Not sated yet, on Saturday I took a group of fellow travelers to a cantina whose food I’d read good things about, La Joyita. Our first round earned us potato salad, some kind of mashed-bean spread and ceviche. Pretty good. But a table of locals nearby had upped the ante: They were digging into a hearty stew filled with pieces of juicy pork they wrapped inside tortillas. I hailed our server: We’ll have what they’re having. Since we also asked for another round, he complied, and soon we were stuffing our faces with the excellent soup, which turned out to be called mechado. Then some green mango with chili salt arrived — dessert! All of that cost us just over three dollars each. I could have gone on cantineando in Valladolid for quite a while, but it was time to move.
Merida, Yucatán State: La Negrita
Merida is reportedly home to some excellent traditional cantinas (they’re big in the Yucatán in general), but it was so bloody hot in March that I didn’t stick around this beautiful yet blazing city for long. I did, however, hear about a newly revamped “hipster cantina” and made a point of hitting that up.
La Negrita wasn’t crowded when I slipped in one mid-afternoon, and I might have ordered any number of fine mezcals, but instead I opted for a slightly-less-cheap-than-usual beer. Since I was starving and figured Negrita (and its bartender, rocking some creative facial hair) was too cool to serve plentiful botanas, I also asked for some guacamole off the food menu. I was wrong. The bar snacks began to arrive: jicama dusted with chili salt, pork rinds and pico de gallo, meatballs swimming in salsa and on and on — everything super-tasty. I rolled out of there several kilos heavier and hoped to return some evening to see the crowd that arrives for cocktails and mezcal. I never did make it for a nighttime visit, but you definitely should. This is a place I would frequent if it were down my New York City block. Who knows — they might open a branch in Brooklyn soon.
Mexico City: La Opera and La Faena
As a megalopolis of 24 million or so, Mexico City has even Valladolid beat for cantineando. You can find the gamut of cantinas here, from full-scale lunch restaurants (just buy a beer!) to rough, wrong-side-of-the-tracks joints even my Mexican friends wouldn’t be caught alive in. My favorite style of D.F. cantina is the elegant old-school kind, all gleaming wood, starched-shirt bartenders and soaring ceilings.
The best example of cantina opulence can be found at La Opera. Dating back to the extravagant Porfirio Diaz era, the place opened at its current corner location downtown in 1895, and seems not to have changed much since then — unless you count the bullet hole Pancho Villa supposedly installed in the ceiling near the bar. With an ornately carved wood ceiling, velvet-upholstered mahogany booths, and enduringly classy lunch clientele, this place is one to visit for the atmosphere alone. Don’t come for the botanas, which might consist of a sad bowl of crunchy snacks, or the cheap beer, since it’s not very cheap here. But do come on in. You won’t be sorry.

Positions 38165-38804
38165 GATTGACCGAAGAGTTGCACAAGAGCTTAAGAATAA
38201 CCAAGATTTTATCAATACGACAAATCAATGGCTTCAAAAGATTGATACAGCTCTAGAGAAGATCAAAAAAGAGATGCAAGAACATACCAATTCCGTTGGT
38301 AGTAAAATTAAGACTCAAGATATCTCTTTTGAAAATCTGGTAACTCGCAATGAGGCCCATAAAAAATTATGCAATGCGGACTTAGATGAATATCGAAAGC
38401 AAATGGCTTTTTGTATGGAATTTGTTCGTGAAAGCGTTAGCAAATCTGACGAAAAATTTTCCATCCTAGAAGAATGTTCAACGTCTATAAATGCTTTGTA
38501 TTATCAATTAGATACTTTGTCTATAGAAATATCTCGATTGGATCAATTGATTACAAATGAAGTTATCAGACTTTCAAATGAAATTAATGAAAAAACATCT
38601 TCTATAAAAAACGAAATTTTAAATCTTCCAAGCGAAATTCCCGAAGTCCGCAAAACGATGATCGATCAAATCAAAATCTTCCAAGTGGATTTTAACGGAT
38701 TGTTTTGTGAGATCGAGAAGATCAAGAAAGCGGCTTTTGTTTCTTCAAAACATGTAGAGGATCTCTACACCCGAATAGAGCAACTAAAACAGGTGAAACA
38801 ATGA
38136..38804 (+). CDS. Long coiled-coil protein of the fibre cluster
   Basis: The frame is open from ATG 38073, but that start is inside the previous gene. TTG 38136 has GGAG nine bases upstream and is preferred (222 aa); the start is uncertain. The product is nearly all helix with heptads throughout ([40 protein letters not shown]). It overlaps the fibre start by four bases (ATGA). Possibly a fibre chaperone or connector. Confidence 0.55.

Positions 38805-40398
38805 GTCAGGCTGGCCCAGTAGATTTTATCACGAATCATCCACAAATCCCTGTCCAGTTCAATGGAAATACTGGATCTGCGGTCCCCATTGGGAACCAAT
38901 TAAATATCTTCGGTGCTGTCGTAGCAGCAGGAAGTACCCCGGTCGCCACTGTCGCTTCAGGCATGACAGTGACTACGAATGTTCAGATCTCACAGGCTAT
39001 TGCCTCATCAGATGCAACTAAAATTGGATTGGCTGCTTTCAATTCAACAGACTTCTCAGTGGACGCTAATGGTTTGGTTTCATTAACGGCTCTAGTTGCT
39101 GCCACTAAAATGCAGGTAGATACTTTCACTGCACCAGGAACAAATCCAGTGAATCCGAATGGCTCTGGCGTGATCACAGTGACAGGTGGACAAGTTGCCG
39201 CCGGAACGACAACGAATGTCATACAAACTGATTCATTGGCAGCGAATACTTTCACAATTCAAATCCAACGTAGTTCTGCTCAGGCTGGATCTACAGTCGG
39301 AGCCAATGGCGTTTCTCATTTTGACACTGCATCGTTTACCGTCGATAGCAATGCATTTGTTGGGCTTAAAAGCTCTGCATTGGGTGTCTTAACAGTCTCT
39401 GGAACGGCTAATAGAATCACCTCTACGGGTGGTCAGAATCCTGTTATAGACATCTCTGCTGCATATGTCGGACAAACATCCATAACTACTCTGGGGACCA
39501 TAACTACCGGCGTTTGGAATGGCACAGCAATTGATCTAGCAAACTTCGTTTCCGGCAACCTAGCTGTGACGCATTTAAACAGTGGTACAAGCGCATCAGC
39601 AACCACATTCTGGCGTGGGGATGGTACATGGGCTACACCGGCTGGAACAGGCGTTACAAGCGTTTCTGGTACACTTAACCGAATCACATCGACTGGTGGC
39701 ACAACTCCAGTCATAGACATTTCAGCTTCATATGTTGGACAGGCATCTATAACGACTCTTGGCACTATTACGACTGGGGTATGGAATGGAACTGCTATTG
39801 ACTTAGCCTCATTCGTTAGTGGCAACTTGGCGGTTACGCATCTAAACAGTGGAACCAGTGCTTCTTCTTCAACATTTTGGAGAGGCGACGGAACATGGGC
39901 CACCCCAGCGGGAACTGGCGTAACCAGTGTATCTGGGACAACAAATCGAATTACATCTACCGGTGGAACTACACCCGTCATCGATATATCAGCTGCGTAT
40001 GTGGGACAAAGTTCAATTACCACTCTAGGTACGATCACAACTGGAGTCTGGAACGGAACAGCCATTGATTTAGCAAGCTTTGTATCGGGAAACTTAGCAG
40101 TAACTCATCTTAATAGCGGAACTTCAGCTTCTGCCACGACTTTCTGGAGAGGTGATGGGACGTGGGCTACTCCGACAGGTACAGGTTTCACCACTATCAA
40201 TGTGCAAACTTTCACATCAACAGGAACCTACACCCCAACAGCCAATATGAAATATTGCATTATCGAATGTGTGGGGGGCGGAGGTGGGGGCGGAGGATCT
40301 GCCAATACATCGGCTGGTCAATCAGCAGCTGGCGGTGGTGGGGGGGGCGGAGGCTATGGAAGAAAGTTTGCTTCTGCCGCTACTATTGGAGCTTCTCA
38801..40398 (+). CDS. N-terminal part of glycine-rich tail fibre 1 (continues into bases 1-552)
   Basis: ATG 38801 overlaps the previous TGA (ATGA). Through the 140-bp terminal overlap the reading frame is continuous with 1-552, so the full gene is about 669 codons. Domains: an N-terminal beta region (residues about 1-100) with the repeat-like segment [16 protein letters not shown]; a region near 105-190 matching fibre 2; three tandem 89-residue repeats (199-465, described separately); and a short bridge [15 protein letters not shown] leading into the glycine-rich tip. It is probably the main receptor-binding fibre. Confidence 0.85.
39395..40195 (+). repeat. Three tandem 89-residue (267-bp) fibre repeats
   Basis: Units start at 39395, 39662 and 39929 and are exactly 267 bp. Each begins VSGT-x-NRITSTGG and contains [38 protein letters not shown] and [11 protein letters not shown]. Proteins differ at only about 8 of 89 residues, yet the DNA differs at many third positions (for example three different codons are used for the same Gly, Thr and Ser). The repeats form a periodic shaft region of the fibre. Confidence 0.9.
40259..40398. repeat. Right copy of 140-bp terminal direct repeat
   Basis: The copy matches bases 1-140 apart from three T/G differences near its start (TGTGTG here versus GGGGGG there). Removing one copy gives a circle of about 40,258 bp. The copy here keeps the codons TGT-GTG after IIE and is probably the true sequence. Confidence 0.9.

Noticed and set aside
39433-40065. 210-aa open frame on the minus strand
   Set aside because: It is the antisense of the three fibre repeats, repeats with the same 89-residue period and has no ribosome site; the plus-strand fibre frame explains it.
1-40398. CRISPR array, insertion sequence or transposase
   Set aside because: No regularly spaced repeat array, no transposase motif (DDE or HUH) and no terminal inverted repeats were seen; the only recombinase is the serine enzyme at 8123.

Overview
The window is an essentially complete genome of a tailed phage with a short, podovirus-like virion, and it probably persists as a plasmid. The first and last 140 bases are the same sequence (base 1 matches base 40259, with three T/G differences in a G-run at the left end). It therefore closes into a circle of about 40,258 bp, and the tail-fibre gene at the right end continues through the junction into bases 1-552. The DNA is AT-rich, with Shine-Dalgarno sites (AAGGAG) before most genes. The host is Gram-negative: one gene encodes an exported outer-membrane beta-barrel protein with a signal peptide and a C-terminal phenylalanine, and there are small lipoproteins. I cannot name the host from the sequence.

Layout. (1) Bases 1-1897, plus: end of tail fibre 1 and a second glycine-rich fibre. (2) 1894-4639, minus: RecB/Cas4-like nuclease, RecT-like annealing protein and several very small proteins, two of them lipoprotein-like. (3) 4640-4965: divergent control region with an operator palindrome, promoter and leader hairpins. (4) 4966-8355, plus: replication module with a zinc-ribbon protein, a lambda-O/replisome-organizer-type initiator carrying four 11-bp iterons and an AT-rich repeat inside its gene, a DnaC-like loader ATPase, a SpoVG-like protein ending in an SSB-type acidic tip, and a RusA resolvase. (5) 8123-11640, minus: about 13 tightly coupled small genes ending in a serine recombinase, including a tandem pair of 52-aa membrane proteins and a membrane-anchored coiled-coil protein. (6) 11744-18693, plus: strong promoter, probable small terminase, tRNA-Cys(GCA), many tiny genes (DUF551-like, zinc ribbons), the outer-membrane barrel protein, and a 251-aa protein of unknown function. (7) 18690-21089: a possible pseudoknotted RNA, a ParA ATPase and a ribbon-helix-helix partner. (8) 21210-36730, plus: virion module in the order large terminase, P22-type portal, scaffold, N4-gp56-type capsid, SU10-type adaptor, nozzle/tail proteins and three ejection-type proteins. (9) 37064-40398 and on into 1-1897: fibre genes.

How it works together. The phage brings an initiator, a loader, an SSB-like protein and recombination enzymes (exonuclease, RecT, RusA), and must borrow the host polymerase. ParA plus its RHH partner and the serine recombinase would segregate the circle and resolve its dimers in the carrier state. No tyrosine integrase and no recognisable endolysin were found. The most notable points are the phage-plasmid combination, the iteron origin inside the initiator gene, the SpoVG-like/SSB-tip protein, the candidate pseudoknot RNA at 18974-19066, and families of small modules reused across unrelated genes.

One more Mexico City cantina captured my heart, this one mainly for the weirdness factor. La Faena bills itself as a “bullfighting museum”-cum-bar, which I had to see. I dragged some friends over there one sultry afternoon only to find the place completely empty, the better to show off its musty glamour. Even two roomfuls of white plastic chairs couldn’t overshadow this grand dame’s beauty: Her painted ceilings, Italianate tile floors, and chandeliers still turned my head.
The museum part of the operation wasn’t evident, though the joint was decked out with huge oil paintings of bullfighting scenes and some matador costumes that had seen better days on display behind dirty glass. After wandering around the deserted bar for a few minutes, I found a small, wrinkled man perched in one corner. When I delicately inquired about the museum side of things, he seemed impatient. “Didn’t you see the paintings and the costumes? That’s why we call it a museum.” Okay, then. And when does the bar get busy, I asked, hoping to politely promise to come back later. This living relic, who seemed to speak some variant of Spanish dating to Don Quijote days, mistook my question for one about opening hours. “How did you come in now?” he asked. Uh, from the street. “So we are open.”
At that point I left with some flimsy excuse and rejoined my friends on the sidewalk, feeling like I’d escaped from something. Sometimes cantineando has that effect, but it’s rarely a dull experience.
El Yuk’Tko, Calle 46 at Calle 37, Centro, Valladolid
La Joyita, 198 Calle 41, Centro, Valladolid
La Negrita, Calle 62 at Calle 49, Centro, Merida
La Opera, 10 Calle Cinco de Mayo, Centro, Mexico City
La Faena, 49 Calle Venustiano Carranza, Centro, Mexico City